Hello from way over here in I-never-get-to-update-my-blog-land! I’ve been busting my butt at work lately and sleeping and eating in between, but I don’t want to go to long without saying something, so here I am.

Today I want to take a moment to talk about glitter. One of my personal passions. I’m a fortunate almost-29-year-old who gets the opportunity to wear glitter 5 days out of the week, and through the month of December it’s actually a requirement where I work.

Being a connoisseur of glitter, of sorts, I find that there are a lot of different aspects of glitter that make it wear-worthy… or not. Personally my preference is for loose glitters. Glitter in a shadow makes me antsy because I don’t have the option to opt out of the glitter with the eyeshadow shade and I find that limiting (because let’s face it, there are some days that just aren’t glitter days, even for a girl like me), gel glitters frustrate me because I feel  the gel and the drying process actually compromises the sparkle effect and you get less of a shine from gel glitters, plus, gel ruins all of the work that you’ve just done blending when you apply it over shadow.

Loose glitter, however, is something that I feel is the perfect medium for almost all glitter applications. It gives the feel of wearing diamonds without the price tag. I love it. However, as I said in the title, not all glitters are created equal, and this is true especially within the loose glitter category.

Glitter , as we know it, was invented by a guy named Henry Ruschmann in 1934 on his farm in Bernardsville, New Jersey and now the company he started, Meadowbrook Inventions,  is the worlds leading manufacturer and distributer of glitter.  Way, and I do mean way before that ancient civilizations were known to have used flaked mica as glitter for decorating their bodies and other various things.

The ingredients for glitter are kind of complicated, and if you’re really curious I suggest you do what I’ve been doing for the past half hour and google it. The important thing to know is that glitter in the cosmetic industry is not made of glass and will not cut your eye ball. With that, it should go without saying that it’s not a good idea to substitute your cosmetic glitter for craft glitter. I know it may look the same and it costs less, but trust me, there is a science involved in making those shiny micro-particles safe for your face so save your pennies and get the stuff that’s meant to go near your eye.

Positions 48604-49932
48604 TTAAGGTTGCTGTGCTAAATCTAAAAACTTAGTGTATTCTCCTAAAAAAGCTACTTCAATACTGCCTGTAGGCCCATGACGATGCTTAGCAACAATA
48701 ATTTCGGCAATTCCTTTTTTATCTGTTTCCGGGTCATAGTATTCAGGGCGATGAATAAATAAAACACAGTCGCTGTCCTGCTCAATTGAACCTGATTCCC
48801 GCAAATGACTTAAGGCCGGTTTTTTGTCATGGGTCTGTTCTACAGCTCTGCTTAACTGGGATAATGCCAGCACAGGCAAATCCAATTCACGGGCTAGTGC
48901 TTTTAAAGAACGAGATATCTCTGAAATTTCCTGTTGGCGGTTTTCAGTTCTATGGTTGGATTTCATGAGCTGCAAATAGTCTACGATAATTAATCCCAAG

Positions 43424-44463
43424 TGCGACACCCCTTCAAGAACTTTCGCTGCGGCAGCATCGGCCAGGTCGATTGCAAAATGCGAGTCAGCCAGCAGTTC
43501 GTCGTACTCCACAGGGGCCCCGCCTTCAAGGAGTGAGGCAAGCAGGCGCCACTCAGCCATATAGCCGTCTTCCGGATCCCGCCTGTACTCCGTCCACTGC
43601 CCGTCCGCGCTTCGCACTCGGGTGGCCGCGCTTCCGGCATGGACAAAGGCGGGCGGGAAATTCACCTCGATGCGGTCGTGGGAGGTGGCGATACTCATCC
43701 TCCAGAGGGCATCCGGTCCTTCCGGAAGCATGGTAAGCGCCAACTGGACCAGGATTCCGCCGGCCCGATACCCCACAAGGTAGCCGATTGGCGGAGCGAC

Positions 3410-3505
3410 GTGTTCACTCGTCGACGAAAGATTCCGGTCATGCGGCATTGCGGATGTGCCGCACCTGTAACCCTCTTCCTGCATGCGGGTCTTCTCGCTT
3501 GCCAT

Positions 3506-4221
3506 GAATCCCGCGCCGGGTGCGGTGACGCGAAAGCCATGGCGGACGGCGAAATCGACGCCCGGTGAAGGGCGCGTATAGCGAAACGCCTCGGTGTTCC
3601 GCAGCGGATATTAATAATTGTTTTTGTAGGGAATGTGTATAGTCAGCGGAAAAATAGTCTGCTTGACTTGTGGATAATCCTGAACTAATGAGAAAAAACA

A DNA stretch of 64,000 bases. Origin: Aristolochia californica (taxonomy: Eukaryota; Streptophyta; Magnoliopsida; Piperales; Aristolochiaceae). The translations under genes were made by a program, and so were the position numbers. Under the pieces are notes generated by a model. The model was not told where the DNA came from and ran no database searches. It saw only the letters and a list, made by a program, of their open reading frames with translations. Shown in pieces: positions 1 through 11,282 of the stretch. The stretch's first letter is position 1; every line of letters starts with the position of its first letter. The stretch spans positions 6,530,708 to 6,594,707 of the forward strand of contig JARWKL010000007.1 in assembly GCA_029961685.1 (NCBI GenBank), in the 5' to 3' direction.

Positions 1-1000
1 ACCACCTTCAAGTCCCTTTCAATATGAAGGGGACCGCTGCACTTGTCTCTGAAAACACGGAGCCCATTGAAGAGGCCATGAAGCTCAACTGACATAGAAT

I’ve tried everything from costume makeup glitters to glitters from Sally’s and Clair’s and I get to work with Make Up Forever glitter every day. I find that there are a couple of things you should consider when choosing glitters. First, a common rule within cosmetics, you do actually get what you pay for.  While application technique can play a huge role in how well something like loose glitter works, another huge part is contributed by the quality of the glitter it’s self. Though you can’t actually feel the difference in the weight of a glitter, the weight makes a tremendous difference in how the glitter performs. Quality loose glitter should more closely resemble sand it’s container than it resembles rice. I know that might sound a bit strange, but take a moment to think about it. Sand, while loose, moves together, almost like a mass even though it’s made of individual grains. Individual pieces of rice, on the other hand, tend to separate and scatter. With loose glitters, a glitter that more closely resembles sand is going to apply more evenly and adhere better to the skin, while a glitter that tends more to resemble rice is more likely to be difficult to apply and will often drop (into eyes, onto cheeks) and generally isn’t going to work as well on your face or body.

Of the loose glitters I’ve tried, I really love Make Up Forever loose glitters across the board, but they do come at a price. The bigger glitters run around $13, which isn’t too bad, but the finer the glitter gets the more expensive it is. I’ve found some loose glitters from Clair’s that I’ve really enjoyed, however the glitters at Sally’s are not so hot. They’re only $0.99, which is nice, but they are really difficult to work with, which is a shame.

I’m looking forward to trying out a couple of moderately priced loose glitters in the near future. http://www.occmakeup.com makes a wide variety of loose glitters for $10 that look promising and (as featured above) Grl Cosmetics (you can find them at http://store.glittergaloreandmore.com) makes some really pretty loose glitters for $5.95. They have an impressive range of color and look very promising. Once I’ve tried both I’ll update this post to tell you how they compare.

No matter what your age, what type of skin you have, whether you are a natural girl, or the more glamorous type, give some loose glitter a try, it’s not going to hurt you or change who you are.  Everyone has a little sparkle inside… let it come out!